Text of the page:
Problems With Enron Voir Dire?

Former Enron CEO Jeffrey Skilling’s Supreme Court appeal made two arguments: that the honest-services law is too vague, and that jury selection was too cursory. Most of the hour of arguments was spent on the questioning of the potential jurors.

In his brief rebuttal at the conclusion of arguments Skilling’s lawyer, Sri Srinivasan compared the five hours spent questioning the jury pool to “the Martha Stewart case, for example . . . there were six days of voir dire, . . . And in that case, the only reason you needed an extended voir dire was because of the celebrity status of the defendant.  You didn’t have the deep-seated community passion and prejudice that characterized the Houston venue in this case.”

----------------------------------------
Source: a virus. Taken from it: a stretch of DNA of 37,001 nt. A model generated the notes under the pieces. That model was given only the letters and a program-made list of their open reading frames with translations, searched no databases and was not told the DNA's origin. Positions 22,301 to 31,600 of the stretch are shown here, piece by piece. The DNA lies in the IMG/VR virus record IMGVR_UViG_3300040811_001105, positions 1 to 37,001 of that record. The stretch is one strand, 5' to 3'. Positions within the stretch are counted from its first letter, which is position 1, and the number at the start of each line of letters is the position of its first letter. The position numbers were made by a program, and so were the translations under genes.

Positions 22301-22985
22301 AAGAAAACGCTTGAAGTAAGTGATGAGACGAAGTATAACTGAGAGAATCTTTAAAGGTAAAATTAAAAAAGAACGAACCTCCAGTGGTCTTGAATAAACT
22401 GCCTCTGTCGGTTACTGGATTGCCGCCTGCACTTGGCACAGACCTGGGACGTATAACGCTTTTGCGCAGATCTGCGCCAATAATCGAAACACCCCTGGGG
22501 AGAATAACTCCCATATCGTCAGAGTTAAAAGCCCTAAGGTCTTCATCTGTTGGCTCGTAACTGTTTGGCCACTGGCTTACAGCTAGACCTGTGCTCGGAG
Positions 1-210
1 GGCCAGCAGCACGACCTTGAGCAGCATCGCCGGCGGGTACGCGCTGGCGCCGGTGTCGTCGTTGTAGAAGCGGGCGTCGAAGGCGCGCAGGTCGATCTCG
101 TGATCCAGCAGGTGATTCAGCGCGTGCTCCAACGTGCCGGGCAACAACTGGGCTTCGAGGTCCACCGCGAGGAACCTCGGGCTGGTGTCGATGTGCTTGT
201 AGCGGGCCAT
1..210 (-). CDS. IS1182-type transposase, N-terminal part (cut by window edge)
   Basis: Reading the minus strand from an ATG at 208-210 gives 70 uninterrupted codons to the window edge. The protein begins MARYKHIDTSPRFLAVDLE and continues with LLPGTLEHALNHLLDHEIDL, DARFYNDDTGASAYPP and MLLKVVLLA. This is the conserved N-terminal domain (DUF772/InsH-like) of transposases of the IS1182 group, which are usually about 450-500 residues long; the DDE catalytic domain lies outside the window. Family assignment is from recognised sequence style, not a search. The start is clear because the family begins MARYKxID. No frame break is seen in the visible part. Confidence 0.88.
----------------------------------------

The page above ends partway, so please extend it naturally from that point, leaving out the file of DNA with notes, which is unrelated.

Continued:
Art Lien

Courtartist is me, Art Lien. I've been sketching the courts since 1976, and for most of that time the U.S. Supreme Court has been my regular beat. I've been working almost exclusively for NBC News since 1980. Courtroom sketching is a form of visual journalism or reportage drawing that is slowly dying out. Where once upon a time news organization each had their own artist covering a story, today a "pool" artist often sketches for all. It is a demanding and stressful discipline where the drawing is often done directly and under tight deadline.

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